The subject of crack propagation, which is related to the subject of how things break, is an important area of research in material science. Despite the technological importance of crack propagation the subject has, only recently, received some theoretical attention. This neglect occurred, partly, because the subject is too difficult to deal with (theoretically or experimentally). In part, this difficulty stems from the fact that the crack propagation is a non-equilibrium process. In fact, atoms near a crack tip are under tremendous amount of stress and moving so fast that the concept of temperature is not defined clearly. Many of the solid-state physics models are applicable to a perfect crystalline solid and do not apply to a crystal with a defect (crack). The main motivation for the study of crack propagation is because materials fail through the propagation of cracks.
With the advent of powerful computers, sophisticated molecular dynamics codes, and advanced visualization techniques it is now possible to tract the dynamics of the crack propagation in materials. A crack in a material includes a long-range strain/stress field. This indicates that for any computer simulation of the crack to converge, satisfactorily, a large number of atoms need to be included.
Materials are classified into two categories brittle or ductile. A brittle material shatters with a strike (like a glass), while in a ductile material, the strike causes it to deform (like a metal). In the brittle materials, the failure is believed to be due to the breaking of chemical bonds, while in ductile materials, the failure is believed to be due to the emission of dislocations. Most solids make a transition from a brittle to a ductile phase at a certain temperature. Presence of defects near a crack tip could lead to the strengthening of the material and prevent propagation of the crack tip.
A summary of some of the important questions concerning the crack propagation in materials are as follows: (a) What is the mechanism of crack propagation in a brittle material, (b) what is the mechanism of crack propagation in a ductile material, (c) can a crack propagate through breaking bonds in a material that is originally ductile, (d) is there a critical tensile load that will initiate the propagation of a crack, (e) what is the ultimate speed of a crack, (f) what kind of effects the defects have on the strength of a material, (g) what is the effect of interface on the propagation of the crack. In order to answer some or the entire above questions one need to employ an efficient molecular dynamics code coupled to a visualization tool.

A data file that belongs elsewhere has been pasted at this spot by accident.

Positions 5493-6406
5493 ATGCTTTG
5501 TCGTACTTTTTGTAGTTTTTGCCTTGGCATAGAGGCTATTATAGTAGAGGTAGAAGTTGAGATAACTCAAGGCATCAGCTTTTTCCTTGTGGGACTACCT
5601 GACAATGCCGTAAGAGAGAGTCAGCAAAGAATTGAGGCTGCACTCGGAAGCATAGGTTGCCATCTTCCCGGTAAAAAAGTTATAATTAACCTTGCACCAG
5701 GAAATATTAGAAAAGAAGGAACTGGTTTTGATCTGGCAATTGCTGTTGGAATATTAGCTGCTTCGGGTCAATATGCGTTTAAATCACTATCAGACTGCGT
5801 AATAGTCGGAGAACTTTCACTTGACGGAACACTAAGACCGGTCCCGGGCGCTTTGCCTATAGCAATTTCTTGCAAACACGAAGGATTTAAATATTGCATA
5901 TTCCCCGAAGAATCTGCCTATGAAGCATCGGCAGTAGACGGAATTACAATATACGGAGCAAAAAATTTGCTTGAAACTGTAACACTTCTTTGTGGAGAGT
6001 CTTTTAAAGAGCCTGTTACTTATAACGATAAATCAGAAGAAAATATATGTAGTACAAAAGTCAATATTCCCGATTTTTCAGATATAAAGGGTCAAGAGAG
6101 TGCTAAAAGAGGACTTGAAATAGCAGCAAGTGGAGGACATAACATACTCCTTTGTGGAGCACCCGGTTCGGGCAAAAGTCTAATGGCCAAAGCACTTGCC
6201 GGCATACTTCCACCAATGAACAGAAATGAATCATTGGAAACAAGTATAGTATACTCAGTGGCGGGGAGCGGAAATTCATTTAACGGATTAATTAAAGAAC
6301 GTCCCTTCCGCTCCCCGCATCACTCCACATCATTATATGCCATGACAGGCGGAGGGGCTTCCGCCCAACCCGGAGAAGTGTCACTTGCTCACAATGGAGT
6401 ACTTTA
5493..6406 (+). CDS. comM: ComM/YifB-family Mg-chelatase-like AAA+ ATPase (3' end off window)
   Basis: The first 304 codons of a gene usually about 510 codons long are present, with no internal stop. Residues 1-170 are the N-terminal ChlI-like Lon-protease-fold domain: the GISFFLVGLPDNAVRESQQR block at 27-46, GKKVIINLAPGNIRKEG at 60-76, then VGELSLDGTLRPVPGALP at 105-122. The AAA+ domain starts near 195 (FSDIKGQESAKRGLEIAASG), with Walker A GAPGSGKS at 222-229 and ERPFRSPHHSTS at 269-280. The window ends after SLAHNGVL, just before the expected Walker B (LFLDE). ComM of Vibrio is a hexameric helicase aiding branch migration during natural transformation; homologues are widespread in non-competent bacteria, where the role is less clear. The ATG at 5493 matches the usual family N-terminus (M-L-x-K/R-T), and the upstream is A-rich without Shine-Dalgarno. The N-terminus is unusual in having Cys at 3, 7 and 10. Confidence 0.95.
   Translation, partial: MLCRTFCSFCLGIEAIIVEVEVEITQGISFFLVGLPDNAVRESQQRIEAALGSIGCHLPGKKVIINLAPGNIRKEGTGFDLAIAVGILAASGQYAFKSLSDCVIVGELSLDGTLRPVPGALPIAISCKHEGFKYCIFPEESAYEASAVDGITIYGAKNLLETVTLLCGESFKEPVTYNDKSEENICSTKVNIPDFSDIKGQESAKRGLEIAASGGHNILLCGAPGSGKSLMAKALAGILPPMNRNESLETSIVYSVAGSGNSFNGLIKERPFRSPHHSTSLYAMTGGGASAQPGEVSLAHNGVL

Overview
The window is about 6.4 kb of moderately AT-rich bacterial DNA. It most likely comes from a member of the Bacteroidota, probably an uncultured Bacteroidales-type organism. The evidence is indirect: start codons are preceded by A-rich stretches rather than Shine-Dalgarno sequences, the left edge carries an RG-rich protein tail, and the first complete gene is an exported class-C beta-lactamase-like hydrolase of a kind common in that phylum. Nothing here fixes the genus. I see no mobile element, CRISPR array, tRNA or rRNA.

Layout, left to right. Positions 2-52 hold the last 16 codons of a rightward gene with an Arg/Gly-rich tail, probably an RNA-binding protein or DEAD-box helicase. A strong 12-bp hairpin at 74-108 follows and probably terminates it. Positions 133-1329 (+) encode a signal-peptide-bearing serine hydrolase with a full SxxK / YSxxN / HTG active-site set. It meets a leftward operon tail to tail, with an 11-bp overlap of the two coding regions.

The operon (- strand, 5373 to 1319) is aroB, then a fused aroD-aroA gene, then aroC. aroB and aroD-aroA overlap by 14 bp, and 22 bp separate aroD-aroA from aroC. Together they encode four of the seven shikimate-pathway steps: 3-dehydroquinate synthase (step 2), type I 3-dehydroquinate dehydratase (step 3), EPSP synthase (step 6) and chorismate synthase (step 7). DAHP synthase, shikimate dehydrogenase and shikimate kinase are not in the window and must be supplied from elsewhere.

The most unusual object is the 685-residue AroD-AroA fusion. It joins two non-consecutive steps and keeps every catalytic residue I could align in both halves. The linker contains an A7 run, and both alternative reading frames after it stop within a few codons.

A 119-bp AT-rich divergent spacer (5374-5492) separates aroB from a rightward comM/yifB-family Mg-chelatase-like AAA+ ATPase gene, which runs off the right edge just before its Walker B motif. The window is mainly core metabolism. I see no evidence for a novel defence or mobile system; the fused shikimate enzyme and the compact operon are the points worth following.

The data generated by a molecular dynamics computer simulation of crack propagation includes positions and velocities of all the atoms in the system at each time step. The data can be fed into a graphic engine for visualization and animation. Due to the specific application at hand, one requires to consider a very large system size. However, most of the important dynamics take place near the crack tip and, therefore, majority of the atoms that are far away from the crack tip are doing the usual vibrations about their equilibrium sites. By visualizing only those atoms that are dynamically important (atoms near the crack tip), one could reduce the memory need as well as image processing time. The data generated from the simulation could be screened and store only those that are relevant to the atoms close to the crack.
One improvement to the visualization/animation described in the previous paragraph is to map not only the propagation of the crack but also its temperature. This is important, because in most of the computer simulations of crack propagation, energy density deposited near the crack tip is so immense that could lead to the melting of the crack tip ( Holland 98). This is an unrealistic artifact of the interatomic interaction model that is employed in the simulation and can hardly occur in real crack propagation.
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